Sunday, February 26, 2006

241.3 Billion Dollars Over Budget And Counting!

Boiling Mad notices the cost vs the promises of George Bush's war on Iraq and he reminds us there are casualties.

Lots of casualties.

A lot of these guys will not get help for one reason or another
. They may suffer from their lost productivity, they may turn their anger inward, or at someone else with tragic consequences. Broken hearts, shattered bodies, scarred psyches.

How much can a bankrupt nation with 37.5 million food insecure and 45 million uninsured citizens absorb?

When David Adams came back from Iraq, the war followed him home. Adams is from Joliet, Illinois. He was a specialist in the 101st Airborne from Ft. Campbell, Kentucky, destined to be in the military.

"My father had served in the Marines. My mother's father served in World War Two in Patton's army. All my uncles and cousins, they've all served," said Adams.

Adams was serving when the US went to war with Iraq in 2003. "We were told this thing about winning the hearts and minds of the people and one of the way we can win the hearts and minds is to give them a bottle of water and throw candy to the kids," said Adams.

Their orders were to keep the convoys moving through every village. Do not stop for any reason. That included one April morning. "Out of the left corner of my eye, I can see a child start to run across the street," remembered Adams.

Adams continued, "She was a little girl, probably about 5 or 6 years old, and as she is running across the street, she's not looking where she's going. She's just a kid and she gets run over by a truck. I would say there isn't a day that goes by that I don't think about her."

When Adams came home five months later, he enrolled at SIU-Carbondale and tried to plan for the future. Then came the nightmares, anxiety and violent temper. One day he just started screaming at his mother and sister.

"My dad comes out into the driveway and he says,
'What's wrong? What's the matter with you?' And so I put my fists up like I'm going to fight him," recalled Adams. "And I'm yelling at him and told him to go back in the house or I'll kill you in the driveway right now."

A short time later, Adams was diagnosed with PTSD, Post-Traumatic Stress Disorder. "As the name implies, it's a disorder that happens in the wake of violence and a threat to one's life," said Dr. David Klein, a clinical psychologist for the St. Louis Veterans Affairs Medical Center.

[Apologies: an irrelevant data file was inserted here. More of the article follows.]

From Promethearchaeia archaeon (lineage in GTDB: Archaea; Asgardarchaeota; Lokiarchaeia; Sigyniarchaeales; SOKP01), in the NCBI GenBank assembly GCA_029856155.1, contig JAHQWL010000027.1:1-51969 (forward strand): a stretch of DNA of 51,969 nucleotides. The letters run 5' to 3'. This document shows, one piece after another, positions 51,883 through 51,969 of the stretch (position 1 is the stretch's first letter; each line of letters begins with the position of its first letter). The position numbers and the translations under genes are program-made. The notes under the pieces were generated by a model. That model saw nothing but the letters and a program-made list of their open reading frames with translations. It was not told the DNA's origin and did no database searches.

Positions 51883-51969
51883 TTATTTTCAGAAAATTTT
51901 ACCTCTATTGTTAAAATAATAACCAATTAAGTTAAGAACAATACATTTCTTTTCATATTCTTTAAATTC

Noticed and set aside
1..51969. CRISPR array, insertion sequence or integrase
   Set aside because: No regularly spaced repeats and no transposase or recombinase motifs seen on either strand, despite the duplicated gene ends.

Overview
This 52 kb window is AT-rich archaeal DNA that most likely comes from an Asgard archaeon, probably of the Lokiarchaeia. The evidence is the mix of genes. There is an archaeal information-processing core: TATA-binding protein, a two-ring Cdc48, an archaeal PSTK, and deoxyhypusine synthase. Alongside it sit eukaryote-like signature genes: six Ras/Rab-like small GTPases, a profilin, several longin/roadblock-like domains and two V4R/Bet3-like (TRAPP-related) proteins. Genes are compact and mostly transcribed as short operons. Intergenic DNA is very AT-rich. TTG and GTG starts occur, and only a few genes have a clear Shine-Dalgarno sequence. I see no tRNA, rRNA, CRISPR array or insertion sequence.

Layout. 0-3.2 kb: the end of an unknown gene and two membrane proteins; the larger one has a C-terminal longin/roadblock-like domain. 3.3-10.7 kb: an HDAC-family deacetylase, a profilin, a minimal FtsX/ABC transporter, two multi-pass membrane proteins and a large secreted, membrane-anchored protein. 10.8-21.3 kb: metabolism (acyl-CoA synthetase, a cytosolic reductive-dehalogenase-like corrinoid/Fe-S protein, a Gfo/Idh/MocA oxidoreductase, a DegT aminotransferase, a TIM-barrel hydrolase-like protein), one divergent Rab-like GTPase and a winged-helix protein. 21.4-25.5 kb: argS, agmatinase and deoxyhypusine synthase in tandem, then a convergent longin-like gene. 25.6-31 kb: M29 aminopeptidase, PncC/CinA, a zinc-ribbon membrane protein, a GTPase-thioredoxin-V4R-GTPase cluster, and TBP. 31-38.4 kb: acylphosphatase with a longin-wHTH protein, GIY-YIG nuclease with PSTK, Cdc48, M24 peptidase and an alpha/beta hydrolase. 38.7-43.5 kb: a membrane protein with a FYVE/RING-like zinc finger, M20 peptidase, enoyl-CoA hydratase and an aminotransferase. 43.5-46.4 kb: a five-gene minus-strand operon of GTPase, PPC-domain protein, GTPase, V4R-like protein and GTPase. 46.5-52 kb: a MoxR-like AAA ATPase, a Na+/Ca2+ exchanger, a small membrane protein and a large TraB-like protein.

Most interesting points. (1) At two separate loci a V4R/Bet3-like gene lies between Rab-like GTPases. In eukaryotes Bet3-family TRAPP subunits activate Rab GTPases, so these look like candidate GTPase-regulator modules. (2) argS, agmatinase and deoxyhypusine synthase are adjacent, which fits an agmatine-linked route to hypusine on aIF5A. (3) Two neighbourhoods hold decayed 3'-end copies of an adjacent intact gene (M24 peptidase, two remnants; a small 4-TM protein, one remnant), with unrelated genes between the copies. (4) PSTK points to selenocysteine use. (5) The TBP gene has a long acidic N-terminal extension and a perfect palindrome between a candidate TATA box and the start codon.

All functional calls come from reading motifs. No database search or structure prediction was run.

Studies show as many as 30 percent of soldiers returning from the Middle East could have PTSD, but less than a quarter of those will seek help.

"A lot of people get hung up on this being a psychiatric diagnosis. What they don't realize is this is the brain's attempt to adopt to an extraordinarily stressful situation, and it's an effort in self protection" said Klein.

Critics of the Bush administration say the government shouldn't wait for veterans to ask for help. They need to be proactive. "The veterans affairs budget, especially for health care every year is discretionary funding, which means it's there initially and the President can say I gave 12 million dollars for this and that" said G. David Curry a professor at the University of Missouri at St. Louis. "But it doesn't stay there. So more and more veterans are being denied more and more healthcare."

Curry is a veteran still living with the psychological scars of Vietnam. He says veterans returning from Iraq and Afghanistan often wait months just to get a doctor's appointment, and if something doesn't change soon the war will continue to cost America long after it's over.

"It doesn't matter whether you're against the war or in favor of the war, we've got to repay these veterans by treating them well," said Curry.

As for Adams, now 25, he's back in school studying administrative justice. He says he still has nightmares and probably drinks too much. But his best therapy has been talking to other veterans.

Still he worries about all his brothers, as he calls them, who've yet to get help. "When we signed that contract, we swore to God we were going to take care of this country and defend it and America was going to do the same for us," said Adams. "And I feel like a lot of us are being left behind."

Post-Traumatic Stress Disorder: from U.S Dept. of Veteran's Affairs from the National Mental Health Association

republished in full, fair use and all because these stories disappear so quickly.

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